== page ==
May 2008
Volume 49, Issue 13
Free
ARVO Annual Meeting Abstract  |   May 2008
Poly-N-Isopropylacrylamide (pNIPAM) for Sclerotomy Closure
Author Affiliations & Notes
  • L. H. Lima
    Ophthalmology, Doheny Eye Institute, Los Angeles, California
  • J. H. Oh
    Chemistry, University of Southern California (USC), Los Angeles, California
  • M. E. Thompson
    Chemistry, University of Southern California (USC), Los Angeles, California
  • J. Weiland
    Ophthalmology, Doheny Eye Institute, Los Angeles, California
  • R. N. Agrawal
    Ophthalmology, Doheny Eye Institute, Los Angeles, California
  • D. Eliott
    Ophthalmology, Doheny Eye Institute, Los Angeles, California
  • M. S. Humayun
    Ophthalmology, Doheny Eye Institute, Los Angeles, California
  • Footnotes
    Commercial Relationships  L.H. Lima, None; J.H. Oh, None; M.E. Thompson, None; J. Weiland, None; R.N. Agrawal, None; D. Eliott, None; M.S. Humayun, None.
  • Footnotes
    Support  NSF Grant EEC 0310723
Investigative Ophthalmology & Visual Science May 2008, Vol.49, 5976. doi:https://doi.org/
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    • Get Citation

      L. H. Lima, J. H. Oh, M. E. Thompson, J. Weiland, R. N. Agrawal, D. Eliott, M. S. Humayun; Poly-N-Isopropylacrylamide (pNIPAM) for Sclerotomy Closure. Invest. Ophthalmol. Vis. Sci. 2008;49(13):5976. doi: https://doi.org/.

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      © ARVO (1962-2015); The Authors (2016-present)

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Abstract

Purpose: : To study the use of poly-N-isopropylacrylamide (pNIPAM) for sclerotomy closure with transscleral polymer cable

Methods: : In initial studies, 50% poly-N-isopropylacrylamide (pNIPAM) liquid was applied on a patent 20-gauge sclerotomy in pigmented rabbits after a standard core vitrectomy and covered with conjunctiva during the test. In an acute study, pNIPAM was applied on the sclerotomies in 4 rabbit eyes, while the bottle height was kept constant at 70 mmHg for 1-2 hours. In the short term chronic study, pNIPAM was applied to the sclerotomy in 4 rabbits and the rabbits were followed up for 15 days, 1 month and 2 months. The animals underwent routine evaluation at regular intervals for intraocular pressure measurement (IOP), indirect ophthalmoscopy, external and fundus photography and fluorescein angiography (FA). Secondly, pNIPAM was also applied to test closure of enlarged sclerotomy with a transscleral polymer cable in an acute setting in 2 rabbits. In one, pNIPAM alone was used to close the sclerotomy with a polymer cable. In another, interrupted 6-0 sutures supplemented pNIPAM for closure.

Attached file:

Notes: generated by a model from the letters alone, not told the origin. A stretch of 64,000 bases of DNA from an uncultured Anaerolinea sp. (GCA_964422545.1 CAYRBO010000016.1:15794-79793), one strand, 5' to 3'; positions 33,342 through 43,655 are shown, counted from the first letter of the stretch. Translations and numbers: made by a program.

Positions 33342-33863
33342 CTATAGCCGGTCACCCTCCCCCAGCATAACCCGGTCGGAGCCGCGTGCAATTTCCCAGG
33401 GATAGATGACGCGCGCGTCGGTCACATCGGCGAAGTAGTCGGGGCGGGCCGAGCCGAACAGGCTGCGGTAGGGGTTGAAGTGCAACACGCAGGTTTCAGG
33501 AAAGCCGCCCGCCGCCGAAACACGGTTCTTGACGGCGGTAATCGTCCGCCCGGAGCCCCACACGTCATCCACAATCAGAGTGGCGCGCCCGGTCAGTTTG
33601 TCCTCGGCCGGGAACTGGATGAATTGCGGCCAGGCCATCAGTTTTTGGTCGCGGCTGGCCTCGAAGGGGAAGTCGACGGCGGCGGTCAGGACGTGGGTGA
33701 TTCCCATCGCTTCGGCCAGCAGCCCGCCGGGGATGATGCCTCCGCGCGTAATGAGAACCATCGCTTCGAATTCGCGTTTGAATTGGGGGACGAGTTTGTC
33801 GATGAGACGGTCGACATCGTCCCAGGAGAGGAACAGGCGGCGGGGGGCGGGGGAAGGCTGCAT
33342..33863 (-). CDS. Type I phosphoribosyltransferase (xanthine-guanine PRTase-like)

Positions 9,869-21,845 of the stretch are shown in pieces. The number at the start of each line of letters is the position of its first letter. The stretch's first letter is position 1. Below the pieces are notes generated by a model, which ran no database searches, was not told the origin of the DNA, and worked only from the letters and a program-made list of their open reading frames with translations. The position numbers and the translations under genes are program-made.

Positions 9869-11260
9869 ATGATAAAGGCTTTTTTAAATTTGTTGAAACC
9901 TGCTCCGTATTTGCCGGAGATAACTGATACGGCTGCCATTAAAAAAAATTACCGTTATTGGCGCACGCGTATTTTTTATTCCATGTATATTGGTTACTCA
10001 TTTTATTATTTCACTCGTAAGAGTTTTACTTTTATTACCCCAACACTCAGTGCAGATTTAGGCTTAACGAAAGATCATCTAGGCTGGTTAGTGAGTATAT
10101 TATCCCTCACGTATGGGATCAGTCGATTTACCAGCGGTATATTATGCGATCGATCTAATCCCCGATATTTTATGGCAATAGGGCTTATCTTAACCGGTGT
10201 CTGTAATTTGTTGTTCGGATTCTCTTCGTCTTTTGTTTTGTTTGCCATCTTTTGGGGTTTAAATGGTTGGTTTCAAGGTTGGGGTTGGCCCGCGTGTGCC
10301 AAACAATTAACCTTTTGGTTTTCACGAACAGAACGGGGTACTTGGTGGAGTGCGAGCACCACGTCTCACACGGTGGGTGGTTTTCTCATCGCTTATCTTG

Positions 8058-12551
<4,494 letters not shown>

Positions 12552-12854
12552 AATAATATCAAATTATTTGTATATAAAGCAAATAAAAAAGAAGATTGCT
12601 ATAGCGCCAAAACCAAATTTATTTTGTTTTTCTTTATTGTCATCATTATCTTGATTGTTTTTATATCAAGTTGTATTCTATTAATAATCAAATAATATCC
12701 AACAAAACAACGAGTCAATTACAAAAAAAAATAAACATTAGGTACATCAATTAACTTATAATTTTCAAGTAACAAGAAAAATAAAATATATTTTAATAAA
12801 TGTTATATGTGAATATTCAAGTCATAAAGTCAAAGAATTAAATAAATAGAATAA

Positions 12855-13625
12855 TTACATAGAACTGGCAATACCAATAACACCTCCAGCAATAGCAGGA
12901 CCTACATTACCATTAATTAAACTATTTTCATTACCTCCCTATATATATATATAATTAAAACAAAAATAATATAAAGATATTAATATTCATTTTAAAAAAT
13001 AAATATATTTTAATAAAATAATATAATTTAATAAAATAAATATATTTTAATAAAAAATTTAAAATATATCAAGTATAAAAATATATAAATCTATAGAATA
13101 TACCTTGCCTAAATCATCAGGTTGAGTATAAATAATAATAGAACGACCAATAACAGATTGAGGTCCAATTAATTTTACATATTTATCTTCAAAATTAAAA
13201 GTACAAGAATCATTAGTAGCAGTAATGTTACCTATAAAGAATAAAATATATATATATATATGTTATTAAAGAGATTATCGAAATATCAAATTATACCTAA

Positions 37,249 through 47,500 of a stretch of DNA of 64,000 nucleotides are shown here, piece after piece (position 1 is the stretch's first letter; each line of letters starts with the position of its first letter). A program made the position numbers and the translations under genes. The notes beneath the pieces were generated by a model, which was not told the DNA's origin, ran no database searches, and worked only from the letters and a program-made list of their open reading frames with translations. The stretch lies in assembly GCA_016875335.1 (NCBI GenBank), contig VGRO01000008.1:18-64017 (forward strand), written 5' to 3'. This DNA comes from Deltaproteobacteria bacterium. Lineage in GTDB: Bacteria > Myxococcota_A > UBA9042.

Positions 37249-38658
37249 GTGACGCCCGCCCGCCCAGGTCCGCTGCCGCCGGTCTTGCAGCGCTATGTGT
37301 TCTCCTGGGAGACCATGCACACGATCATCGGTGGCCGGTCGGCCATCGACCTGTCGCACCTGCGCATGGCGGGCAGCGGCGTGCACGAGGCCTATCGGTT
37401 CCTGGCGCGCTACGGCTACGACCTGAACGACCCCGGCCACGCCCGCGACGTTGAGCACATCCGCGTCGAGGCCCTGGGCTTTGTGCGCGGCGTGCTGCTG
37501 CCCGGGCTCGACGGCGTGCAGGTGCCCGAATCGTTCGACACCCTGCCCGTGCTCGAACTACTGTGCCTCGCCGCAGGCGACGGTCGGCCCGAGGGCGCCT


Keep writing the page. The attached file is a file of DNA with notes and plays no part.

Results: : All rabbits underwent successful closure of the sclerotomies wound in the first set of experiments. pNIPAM created sufficient wound closure in all cases. There were no complications in the acute setting (low IOP) or on follow up (low IOP, endophthalmitis or retinal folds/detachment, etc.). No leakage was observed through the sclerotomies while the bottle height was kept around 70 mmHg. The test was conducted with the scleral temperature at both above 32 degree Celsius (C) and when allowed to stabilize to operating room temperature (~ 20 degree C). FA or external photography did not reveal any significant findings. For the transscleral cable study, leakage occurred at 40 mmHg when no sutures were taken. With added sutures, sclerotomy leaked at 60 mmHg.

Conclusions: : pNIPAM can be used for routine sclerotomy closure, without significant side-effects. It can also close an enlarged sclerotomy even in the presence of a transscleral cable in an acute setting. Further evaluation is in progress to study long term outcomes

Keywords: vitreoretinal surgery • sclera • wound healing 
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